Packing a healthy, balanced school lunch box!

With the new year just around the corner, a few new changes are going to suddenly become normal in your life: a child in a uniform at school for six hours a day five days a week, with homework, new friendship circles and plenty of new bits of knowledge they cannot wait to share with you around the dinner table or in the car on the way home from school.

Another big change to get used to is no more Greenwood chef! That’s right, it is time to have the lunch box talk. With this very exciting new step in your child’s educational journey comes the new responsibility to make sure that they have the correct fuel ready for a day full of fun and adventure at school. Whilst this may all seem daunting, it is made easier once you have some ideas under your belt when packing a lunch box.

Choosing store-bought kid friendlysnacks

It is really easy to get swept into the whole “for kids” marketing world, but that doesn’t always mean it needs to end up in your child’s lunch box. Most of the time, these foods are low in fibre and hide some unhealthy amounts of sugar, salt and other preservatives. Try to focus on home-made snacks like fruit, vegetables and dairy. If you are pushed for time and are buying store-bought snacks to accompany your child’s lunch just remember to have a read of the nutrition panel and ingredients list on the box – at least then you’ll know what is really going on.

If you are buying store-bought products, learn how to pack an almost sugar-free lunch box with Sarah Wilson’s I Quit Sugar guide.

Eat the colours of the rainbow

With the unspoken best lunch competition between your child and their friends in full swing, it is easy for a child to pass on some food from their own boxes to their new friends. Easy way to rectify that? Make their lunchbox fun and exciting with variety and colour. You can do this really easily by offering different coloured fruit and vegetable sticks at every meal.

Pack in Protein and Vegetables

To give your child the sustained energy they need throughout the day opt for protein – whether that be some cheese, a tub of yoghurt or hummus at snack time. You can boost their nutritional intake by accompanying their meal with vegetables that are packed with vitamins and minerals.


Veering away from what they normally eat

Are you worried your little one won’t have enough to eat during the day so you over pack? You’ll most likely still receive a half-eaten lunch box at the end of the day, but to put your mind at ease watch carefully how much your children eat during the day on the weekend. This also helps with deciding what to pack. If your child loves picking at food gradually throughout the day, some little snacks will be more beneficial than a sandwich and a snack.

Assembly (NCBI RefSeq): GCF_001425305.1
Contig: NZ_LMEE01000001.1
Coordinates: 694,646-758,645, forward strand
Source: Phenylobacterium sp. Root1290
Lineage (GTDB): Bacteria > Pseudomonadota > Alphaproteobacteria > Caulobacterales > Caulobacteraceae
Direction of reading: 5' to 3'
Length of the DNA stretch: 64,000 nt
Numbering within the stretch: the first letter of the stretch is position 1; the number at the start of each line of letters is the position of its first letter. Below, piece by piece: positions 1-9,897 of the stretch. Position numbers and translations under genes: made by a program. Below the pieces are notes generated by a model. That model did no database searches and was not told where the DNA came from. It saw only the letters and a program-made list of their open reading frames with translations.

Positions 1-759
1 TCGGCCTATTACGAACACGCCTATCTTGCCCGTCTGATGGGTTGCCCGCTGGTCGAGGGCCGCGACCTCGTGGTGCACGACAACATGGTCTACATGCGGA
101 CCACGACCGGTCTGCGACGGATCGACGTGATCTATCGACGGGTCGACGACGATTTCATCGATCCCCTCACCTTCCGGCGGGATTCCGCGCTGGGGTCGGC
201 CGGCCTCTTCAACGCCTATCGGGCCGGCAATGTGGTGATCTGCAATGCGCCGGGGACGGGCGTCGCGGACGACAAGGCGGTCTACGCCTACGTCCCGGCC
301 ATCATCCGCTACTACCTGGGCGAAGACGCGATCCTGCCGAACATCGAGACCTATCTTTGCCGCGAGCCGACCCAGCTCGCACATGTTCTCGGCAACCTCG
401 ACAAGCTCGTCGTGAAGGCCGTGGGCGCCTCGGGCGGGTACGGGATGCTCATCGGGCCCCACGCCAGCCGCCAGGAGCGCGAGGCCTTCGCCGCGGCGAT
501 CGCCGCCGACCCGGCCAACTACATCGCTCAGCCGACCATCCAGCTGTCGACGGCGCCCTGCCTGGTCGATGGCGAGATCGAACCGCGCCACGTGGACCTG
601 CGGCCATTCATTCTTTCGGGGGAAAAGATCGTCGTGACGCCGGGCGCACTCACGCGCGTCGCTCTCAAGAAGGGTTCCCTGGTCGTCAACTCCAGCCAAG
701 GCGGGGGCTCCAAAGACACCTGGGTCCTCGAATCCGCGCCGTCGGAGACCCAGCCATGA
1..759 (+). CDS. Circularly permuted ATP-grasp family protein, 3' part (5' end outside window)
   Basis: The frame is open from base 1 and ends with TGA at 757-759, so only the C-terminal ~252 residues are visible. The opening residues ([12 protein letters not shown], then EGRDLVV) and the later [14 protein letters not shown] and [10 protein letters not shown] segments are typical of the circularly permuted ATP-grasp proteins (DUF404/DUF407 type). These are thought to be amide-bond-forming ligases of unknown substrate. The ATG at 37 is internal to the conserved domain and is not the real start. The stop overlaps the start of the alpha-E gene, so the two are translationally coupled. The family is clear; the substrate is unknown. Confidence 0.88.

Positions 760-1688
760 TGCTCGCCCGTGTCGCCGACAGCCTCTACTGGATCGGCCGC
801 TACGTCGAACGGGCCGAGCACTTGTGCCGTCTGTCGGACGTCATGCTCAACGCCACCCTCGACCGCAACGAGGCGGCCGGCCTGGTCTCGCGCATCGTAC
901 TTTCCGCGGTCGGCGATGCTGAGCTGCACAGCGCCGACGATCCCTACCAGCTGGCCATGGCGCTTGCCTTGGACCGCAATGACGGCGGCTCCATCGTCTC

Variety week to week

This can be tricky. It is really important to listen to your child and remember they are unique. They may be happy to eat a similar lunch day to day, or they may get bored easily if there is not more variety in their box. Also see what is being left in their lunch box and don’t reprimand them for leaving it in there. It’ll help you learn what they like and don’t like for lunch which will influence what you decide to leave for them in the future.


Share the responsibility

It can turn into a great bonding exercise between you and your child to make their lunch together. By having had a hand in the preparation, they will also feel proud (and potentially more willing) to eat it!

During childhood, we are setting the foundations for what will become “normal eating” for our kids, hence why it’s important to keep their lunch boxes balanced with a variety of fruit, vegetables, whole grains, protein and healthy fats. Of course a sweet treat every now and then can’t be forgotten – we love packing homemade blueberry and yoghurt muffins!

Here’s some ideas for packing a healthy and balanced school lunch box

  • Grilled chicken, lettuce and grated apple and carrot on a wholemeal wrap
  • Multigrain roll with cheese, lettuce, tomato and avocado
  • Corn, Zucchini and Cherry Tomato Muffins – we love to switch up our veggie combos here
  • Tub of plain Greek yoghurt with fresh berries
  • Wholegrain crackers and cheese
  • Crunchy vegetable sticks with hummus
  • A piece of fresh fruit
  • Cherry tomatoes
  • Boiled egg
  • Popcorn

Who would have thought lunch box prep was such an intense task! We’d love to hear, how lunch box preparation goes down in your house!

Author: G8 Education

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